“When we invest in our kids, husbands and ministries of our churches, those are things that last forever,” Tebow said. Her testimony provided highlights of her ministry with her husband in the Philippines and as the mother of five children.

Aware that many of those investments do not yield immediate appreciation, Tebow said, “We’re not patted on the back and we don’t get a lot of accolades when we do things on behalf of children, husbands and churches, but God notices and He rewards you eternally for what you do for the cause of Christ.”

Elliff, a former pastor’s wife and missionary, traced the hand of God in her life as she recounted the touchstones that point to the promises of God’s deliverance found in Psalm 34:15-19.

Growing up in a non-ministry family, she married a preacher, Tom Elliff, who pastored nearly 20 years before God called them to the mission field of Zimbabwe. Their departure was bittersweet, leaving within a year after Tom’s father walked away from a 43-year marriage. “We were like two little kids holding on to each other,” she said, recalling the night her husband learned of his father’s lapse in moral character.

Still in their mid-30s at the time, Elliff said they were crushed and scared. “After that, things began to happen in our lives that really proved our faith.”

There was the act of sabotage that wrecked the car she was driving in Zimbabwe, throwing three of the four children out of the car and leaving their 14-year-old daughter on the highway pinned under the vehicle and eventually requiring a return to the States for medical care.

Then, a 20-year pastorate began with recovery from the monumental debt the church had incurred in previous years. Later, their 16-year-old son hit a car head-on, killing the driver. In one year both of her parents died leaving her with the responsibility of selling their house and belongings.

Then there was the fire that destroyed their home in Oklahoma, followed soon after by an F5 tornado that exploded the condominium to which they had moved. A knee injury forced her husband to preach from a wheelchair during his three-month recovery, and her two battles with breast cancer taught her that he was a better nurse to her than she was to him.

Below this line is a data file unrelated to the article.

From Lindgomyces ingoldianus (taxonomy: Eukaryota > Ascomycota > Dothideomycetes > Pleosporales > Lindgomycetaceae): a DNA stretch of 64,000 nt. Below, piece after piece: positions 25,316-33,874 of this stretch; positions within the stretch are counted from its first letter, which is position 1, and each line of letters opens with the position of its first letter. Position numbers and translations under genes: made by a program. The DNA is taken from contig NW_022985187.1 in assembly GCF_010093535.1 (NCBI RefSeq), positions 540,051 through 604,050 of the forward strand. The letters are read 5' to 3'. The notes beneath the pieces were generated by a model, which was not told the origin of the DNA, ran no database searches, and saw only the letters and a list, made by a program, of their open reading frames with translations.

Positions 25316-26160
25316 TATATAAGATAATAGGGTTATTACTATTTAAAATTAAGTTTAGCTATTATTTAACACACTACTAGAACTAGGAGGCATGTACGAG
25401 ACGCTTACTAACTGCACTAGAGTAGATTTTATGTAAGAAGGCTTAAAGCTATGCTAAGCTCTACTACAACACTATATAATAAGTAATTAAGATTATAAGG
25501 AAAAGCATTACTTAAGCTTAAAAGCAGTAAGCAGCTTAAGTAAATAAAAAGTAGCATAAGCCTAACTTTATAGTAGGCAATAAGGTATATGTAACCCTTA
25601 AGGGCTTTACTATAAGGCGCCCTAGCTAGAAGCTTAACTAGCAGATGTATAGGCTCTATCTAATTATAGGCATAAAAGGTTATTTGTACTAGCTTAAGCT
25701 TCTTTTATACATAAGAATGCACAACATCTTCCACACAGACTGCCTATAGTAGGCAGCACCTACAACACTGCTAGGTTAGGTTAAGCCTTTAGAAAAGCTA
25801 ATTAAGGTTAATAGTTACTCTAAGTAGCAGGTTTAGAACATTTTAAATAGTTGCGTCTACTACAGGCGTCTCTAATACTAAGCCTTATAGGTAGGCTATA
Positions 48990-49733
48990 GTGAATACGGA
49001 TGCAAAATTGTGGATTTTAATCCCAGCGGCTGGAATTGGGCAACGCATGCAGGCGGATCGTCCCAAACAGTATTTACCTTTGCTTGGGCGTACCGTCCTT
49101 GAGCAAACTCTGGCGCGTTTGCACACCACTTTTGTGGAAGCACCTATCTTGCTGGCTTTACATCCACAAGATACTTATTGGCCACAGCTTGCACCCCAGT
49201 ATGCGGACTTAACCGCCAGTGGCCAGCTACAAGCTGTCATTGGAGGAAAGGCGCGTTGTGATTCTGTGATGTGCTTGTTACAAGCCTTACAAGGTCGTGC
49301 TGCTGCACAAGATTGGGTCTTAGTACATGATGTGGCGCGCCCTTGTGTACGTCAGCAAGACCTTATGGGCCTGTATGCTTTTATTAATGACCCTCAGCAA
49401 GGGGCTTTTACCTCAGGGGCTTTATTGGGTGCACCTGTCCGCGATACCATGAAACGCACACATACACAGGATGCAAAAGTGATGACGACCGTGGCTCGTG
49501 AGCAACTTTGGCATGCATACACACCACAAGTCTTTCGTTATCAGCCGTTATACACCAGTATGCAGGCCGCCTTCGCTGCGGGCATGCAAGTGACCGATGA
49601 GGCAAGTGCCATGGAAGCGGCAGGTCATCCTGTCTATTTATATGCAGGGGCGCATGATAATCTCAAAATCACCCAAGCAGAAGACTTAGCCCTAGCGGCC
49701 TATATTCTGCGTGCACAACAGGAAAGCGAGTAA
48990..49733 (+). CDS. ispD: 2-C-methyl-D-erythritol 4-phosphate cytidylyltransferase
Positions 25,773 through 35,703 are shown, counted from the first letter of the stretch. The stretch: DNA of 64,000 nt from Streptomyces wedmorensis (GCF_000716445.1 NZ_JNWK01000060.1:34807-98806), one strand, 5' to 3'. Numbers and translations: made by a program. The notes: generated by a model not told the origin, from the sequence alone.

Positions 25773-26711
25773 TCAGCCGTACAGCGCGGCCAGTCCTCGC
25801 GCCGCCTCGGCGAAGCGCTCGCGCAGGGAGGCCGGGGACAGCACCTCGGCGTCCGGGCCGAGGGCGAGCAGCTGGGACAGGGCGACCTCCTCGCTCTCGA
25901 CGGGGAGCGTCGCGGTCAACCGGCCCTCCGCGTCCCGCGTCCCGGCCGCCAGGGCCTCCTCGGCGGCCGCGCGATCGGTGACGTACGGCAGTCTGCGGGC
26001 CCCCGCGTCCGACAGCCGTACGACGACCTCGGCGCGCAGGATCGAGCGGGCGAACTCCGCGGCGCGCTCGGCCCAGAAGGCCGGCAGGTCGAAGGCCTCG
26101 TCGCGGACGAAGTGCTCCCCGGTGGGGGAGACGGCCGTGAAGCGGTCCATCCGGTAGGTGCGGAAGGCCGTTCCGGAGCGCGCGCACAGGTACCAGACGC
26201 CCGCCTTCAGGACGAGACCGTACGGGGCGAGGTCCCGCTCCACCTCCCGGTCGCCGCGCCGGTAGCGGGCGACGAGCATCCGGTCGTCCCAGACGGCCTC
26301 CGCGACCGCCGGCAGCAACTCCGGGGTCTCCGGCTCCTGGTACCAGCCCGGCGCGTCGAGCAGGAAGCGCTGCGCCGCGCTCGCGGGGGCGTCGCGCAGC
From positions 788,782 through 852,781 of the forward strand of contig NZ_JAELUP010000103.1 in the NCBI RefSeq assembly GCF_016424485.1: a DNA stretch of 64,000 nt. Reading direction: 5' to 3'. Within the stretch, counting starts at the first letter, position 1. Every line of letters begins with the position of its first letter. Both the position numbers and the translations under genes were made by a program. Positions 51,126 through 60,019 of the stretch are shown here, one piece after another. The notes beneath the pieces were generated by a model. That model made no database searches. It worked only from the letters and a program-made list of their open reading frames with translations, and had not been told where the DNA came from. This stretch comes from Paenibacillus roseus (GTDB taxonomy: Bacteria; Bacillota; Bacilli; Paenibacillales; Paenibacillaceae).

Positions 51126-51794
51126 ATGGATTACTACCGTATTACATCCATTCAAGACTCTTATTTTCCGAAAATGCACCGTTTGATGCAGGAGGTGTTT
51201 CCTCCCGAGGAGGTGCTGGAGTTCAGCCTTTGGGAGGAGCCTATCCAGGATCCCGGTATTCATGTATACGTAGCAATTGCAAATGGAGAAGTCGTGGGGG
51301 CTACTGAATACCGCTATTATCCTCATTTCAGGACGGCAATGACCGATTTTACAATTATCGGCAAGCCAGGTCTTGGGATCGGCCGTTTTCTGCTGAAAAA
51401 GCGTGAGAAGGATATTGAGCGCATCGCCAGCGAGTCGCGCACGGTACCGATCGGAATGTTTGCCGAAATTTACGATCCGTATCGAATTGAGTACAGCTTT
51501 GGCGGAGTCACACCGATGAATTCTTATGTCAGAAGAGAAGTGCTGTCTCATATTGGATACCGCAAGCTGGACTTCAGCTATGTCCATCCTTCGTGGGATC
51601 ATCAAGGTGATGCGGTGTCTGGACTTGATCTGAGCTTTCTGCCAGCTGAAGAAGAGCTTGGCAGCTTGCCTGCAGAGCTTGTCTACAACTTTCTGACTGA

At one time 11 of their grandchildren lived overseas. “Tom and I cannot grieve over the sacrifice we make in being away from our children,” she said, calling the nearly 5,000 Southern Baptist missionaries and their 4,000 children “the world’s unknown heroes.”

“When God broke my heart for missions as a pastor’s wife and helped me get out of myself and the issues I was struggling with, I realized it’s not just about me,” she said. After developing an interest in the IMB, she realized it is only in eternity that the sacrifices of missionaries will be fully known. “Join me,” she said, “in getting to know who they are.”

Parenting preachers’ kids was the focus of a roundtable discussion led by Susie Hawkins, author of “From One Ministry Wife to Another,” joined by Elliff, as well as Carmen Howell of Daytona Beach, Fla., Elicia Horton of Kansas City, Mo., and Cindy King of Philadelphia.

Begun in 2005 as a pre-convention session of the annual meeting, the event is operated on a shoestring budget with LifeWay Christian Resources and the North American Mission Board (NAMB) underwriting much of the funding necessary to rent space and cover travel expenses of outside speakers.

The session was opened in prayer by one of the most experienced women’s ministry leaders in the country, Barbara O’Chester of Wake Forest, N.C., with Kathy Litton, national director of the North American Mission Board’s ministry to pastors’ wives, closing the session with a guided prayer applying the principles taught on behalf of preacher’s kids.

Litton encouraged wives of ministers to check out NAMB’s online resource at www.flourish.me as well as www.contagiousjoy4him.com for pastors’ wives and other women serving in ministry.

(EDITOR’S NOTE – Tammi Reed Ledbetter is news editor of the Southern Baptist Texan.)